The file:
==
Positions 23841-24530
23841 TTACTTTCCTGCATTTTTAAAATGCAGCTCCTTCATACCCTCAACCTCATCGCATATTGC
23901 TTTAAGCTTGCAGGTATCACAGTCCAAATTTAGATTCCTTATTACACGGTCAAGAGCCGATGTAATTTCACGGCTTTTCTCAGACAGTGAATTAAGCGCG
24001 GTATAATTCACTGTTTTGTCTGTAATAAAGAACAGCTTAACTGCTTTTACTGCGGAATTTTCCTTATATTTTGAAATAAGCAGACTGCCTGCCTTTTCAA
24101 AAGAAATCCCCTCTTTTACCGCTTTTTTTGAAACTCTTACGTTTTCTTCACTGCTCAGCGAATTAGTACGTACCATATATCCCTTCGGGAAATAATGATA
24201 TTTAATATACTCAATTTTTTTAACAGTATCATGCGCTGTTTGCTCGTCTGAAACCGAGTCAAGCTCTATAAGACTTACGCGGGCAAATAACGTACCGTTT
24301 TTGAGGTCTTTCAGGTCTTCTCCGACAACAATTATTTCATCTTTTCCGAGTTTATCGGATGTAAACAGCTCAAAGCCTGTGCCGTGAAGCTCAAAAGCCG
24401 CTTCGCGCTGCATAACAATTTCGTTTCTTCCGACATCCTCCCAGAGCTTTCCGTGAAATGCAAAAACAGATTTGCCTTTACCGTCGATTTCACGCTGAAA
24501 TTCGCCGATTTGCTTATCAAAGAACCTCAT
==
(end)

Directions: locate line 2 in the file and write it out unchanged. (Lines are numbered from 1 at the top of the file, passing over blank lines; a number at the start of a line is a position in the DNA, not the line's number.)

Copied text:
23841 TTACTTTCCTGCATTTTTAAAATGCAGCTCCTTCATACCCTCAACCTCATCGCATATTGC